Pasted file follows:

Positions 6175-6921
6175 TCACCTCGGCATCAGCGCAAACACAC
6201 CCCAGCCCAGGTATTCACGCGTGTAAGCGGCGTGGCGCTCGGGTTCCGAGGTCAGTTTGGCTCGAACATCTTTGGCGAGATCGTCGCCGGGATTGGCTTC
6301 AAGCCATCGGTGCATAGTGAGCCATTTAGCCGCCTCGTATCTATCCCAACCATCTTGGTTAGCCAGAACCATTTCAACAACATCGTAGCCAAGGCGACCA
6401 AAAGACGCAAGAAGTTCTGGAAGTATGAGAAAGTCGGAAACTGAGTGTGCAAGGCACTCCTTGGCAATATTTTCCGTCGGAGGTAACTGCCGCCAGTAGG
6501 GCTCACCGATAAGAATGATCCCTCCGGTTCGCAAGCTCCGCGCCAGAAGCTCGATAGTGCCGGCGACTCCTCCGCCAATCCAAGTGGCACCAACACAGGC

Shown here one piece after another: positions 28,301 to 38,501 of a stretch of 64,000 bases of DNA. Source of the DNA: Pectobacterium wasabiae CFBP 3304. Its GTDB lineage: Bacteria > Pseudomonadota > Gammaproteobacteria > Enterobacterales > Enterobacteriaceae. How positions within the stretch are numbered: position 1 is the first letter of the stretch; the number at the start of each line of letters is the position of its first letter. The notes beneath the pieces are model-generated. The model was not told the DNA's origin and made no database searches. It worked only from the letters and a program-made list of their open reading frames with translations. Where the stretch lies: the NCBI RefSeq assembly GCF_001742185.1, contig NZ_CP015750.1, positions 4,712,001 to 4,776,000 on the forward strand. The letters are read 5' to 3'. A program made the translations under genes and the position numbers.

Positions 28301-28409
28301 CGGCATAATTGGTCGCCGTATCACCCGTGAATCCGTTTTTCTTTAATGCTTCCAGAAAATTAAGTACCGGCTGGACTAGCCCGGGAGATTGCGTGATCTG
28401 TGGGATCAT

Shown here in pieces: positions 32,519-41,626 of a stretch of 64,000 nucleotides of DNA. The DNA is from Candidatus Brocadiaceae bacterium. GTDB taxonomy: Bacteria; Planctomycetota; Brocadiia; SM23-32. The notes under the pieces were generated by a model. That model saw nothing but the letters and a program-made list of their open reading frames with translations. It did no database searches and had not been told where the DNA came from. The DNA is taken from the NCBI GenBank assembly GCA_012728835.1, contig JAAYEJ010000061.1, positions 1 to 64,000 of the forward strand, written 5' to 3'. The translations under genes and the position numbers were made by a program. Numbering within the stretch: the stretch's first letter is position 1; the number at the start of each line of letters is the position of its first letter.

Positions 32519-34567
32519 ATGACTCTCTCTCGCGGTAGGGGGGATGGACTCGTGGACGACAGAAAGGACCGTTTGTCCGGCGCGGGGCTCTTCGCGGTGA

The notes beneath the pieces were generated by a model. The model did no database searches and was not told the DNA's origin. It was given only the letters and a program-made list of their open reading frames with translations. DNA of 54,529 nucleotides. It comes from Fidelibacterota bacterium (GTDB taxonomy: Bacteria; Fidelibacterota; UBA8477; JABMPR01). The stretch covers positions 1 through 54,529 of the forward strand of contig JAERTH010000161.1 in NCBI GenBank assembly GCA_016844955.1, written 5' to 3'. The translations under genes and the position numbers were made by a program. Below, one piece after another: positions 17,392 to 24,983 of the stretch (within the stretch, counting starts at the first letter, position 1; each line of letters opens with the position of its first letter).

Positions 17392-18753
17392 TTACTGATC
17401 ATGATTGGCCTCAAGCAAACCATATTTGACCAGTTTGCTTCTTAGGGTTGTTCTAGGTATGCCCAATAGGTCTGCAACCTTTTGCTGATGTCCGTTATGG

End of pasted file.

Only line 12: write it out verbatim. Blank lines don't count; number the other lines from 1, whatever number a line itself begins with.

Positions 32519-34567